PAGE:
Gatwick Airport, which operates 300 airside vehicles, has announced a trial of electric-powered autonomous vehicles that will see workers shuttled between popular locations on the airfield when it starts later this summer.

The trial is thought to be the first of its kind for any airport in the world and - if successful and scaled up – could lead to Gatwick's transport needs being met from a much smaller pool of autonomous vehicles, reducing the need for such large vehicle fleets, reducing emissions and saving on costs. At present 90 percent of its vehicles are stationery as staff attend to aircraft and passengers.

If the technology proves a success this project may be the precursor to a wide range of other autonomous vehicles being used including aircraft push back tugs, passenger load bridges, baggage tugs and transportation buses.

No passengers or aircraft will be involved in this trail, which will be limited to airside roads between the airport’s North and South terminals.

The trial will be run in partnership with Oxbotica, that has developed the software that enables vehicles to run autonomously without reliance on GPS or any other technology outside the vehicle. Oxbotica vehicles are currently involved in other trials on UK roads.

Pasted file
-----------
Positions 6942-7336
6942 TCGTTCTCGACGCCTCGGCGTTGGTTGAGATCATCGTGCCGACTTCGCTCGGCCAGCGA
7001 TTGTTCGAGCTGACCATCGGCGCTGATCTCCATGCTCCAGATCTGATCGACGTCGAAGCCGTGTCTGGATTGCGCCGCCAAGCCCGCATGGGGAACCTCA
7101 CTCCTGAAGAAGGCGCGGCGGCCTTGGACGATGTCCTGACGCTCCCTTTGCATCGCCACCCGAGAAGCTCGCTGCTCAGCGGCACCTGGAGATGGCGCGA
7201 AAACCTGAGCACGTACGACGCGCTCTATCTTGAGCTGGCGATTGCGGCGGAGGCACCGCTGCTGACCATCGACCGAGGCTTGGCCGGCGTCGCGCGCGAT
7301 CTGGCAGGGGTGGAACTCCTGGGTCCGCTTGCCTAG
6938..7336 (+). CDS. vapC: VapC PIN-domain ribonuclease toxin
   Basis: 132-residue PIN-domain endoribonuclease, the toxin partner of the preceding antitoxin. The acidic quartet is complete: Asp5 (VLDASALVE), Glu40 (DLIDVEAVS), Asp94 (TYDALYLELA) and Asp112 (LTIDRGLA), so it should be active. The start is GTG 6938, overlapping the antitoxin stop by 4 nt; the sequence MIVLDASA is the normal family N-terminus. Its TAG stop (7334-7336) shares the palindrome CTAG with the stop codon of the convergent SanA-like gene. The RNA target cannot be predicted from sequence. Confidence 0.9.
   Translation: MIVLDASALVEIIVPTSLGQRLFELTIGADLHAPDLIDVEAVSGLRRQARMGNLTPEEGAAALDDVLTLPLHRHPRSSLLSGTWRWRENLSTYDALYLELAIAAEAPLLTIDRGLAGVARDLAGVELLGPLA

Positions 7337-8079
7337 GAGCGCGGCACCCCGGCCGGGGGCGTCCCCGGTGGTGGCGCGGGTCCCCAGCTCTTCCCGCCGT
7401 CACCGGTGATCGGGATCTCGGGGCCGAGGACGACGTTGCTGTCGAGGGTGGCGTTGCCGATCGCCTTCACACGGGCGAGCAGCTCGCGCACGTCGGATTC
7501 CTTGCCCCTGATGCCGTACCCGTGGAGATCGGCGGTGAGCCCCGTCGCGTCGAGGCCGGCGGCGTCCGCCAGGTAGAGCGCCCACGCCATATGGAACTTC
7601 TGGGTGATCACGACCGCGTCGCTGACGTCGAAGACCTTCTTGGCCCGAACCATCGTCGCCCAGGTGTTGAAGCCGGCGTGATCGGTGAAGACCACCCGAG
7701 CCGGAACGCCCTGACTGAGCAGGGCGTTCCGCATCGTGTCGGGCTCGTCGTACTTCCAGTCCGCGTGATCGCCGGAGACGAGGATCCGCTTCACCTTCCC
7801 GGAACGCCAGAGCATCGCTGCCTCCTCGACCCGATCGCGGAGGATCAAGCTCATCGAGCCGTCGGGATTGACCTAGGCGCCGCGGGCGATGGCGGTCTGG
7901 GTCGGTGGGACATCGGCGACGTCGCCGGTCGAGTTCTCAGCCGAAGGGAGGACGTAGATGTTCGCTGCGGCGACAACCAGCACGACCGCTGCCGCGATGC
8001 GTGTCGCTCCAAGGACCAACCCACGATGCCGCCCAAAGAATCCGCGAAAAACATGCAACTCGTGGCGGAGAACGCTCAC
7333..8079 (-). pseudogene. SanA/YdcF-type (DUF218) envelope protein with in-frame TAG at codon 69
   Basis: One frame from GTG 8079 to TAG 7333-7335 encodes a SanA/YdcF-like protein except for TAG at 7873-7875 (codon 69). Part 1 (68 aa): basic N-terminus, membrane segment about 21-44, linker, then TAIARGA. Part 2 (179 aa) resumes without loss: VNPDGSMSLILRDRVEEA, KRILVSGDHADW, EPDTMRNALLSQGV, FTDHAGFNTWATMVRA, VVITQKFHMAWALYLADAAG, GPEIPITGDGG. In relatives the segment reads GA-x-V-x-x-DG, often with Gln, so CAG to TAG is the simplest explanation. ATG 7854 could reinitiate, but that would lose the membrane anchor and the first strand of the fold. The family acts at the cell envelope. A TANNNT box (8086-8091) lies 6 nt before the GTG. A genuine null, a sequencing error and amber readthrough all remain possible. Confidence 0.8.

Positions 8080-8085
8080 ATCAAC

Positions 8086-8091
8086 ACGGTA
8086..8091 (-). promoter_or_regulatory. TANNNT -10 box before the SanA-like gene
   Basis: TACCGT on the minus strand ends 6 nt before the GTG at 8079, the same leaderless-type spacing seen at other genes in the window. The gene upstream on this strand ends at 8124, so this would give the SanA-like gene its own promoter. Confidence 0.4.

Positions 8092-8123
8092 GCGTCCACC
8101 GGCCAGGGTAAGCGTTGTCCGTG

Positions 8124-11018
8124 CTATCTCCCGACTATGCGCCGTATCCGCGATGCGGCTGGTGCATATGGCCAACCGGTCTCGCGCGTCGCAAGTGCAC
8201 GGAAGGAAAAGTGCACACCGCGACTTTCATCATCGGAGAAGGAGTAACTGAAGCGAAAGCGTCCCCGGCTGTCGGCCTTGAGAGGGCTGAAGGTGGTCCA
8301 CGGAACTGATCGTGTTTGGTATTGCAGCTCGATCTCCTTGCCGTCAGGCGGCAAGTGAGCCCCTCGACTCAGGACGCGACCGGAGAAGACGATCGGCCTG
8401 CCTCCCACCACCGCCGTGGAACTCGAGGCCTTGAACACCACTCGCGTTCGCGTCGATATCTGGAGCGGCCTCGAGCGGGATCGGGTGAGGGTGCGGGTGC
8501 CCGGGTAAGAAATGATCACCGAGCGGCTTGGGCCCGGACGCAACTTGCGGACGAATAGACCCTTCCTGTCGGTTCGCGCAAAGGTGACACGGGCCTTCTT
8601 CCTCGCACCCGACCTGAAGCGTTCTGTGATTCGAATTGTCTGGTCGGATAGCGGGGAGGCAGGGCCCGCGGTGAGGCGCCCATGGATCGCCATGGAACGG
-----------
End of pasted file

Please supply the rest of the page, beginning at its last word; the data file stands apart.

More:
Data collected from the Gatwick pilot study will demonstrate that autonomous vehicles can work safely on an airfield, which is a complex environment with a wide range of different vehicle types moving in many directions both on and off road systems.

The data will be used in dialogue with the Department of Transport, Civil Aviation Authority and others. XL Catlin – a global insurance company - is also interested in being part of trial to learn more on autonomous airfield vehicles from an insurance perspective.

If the trial proves the technology fit for purpose for an airport, then additional uses can be explored. IATA – the trade body for the world’s airlines – advocates more than 40 use cases for autonomous vehicles including push back tugs, passenger load bridges, baggage vehicles etc.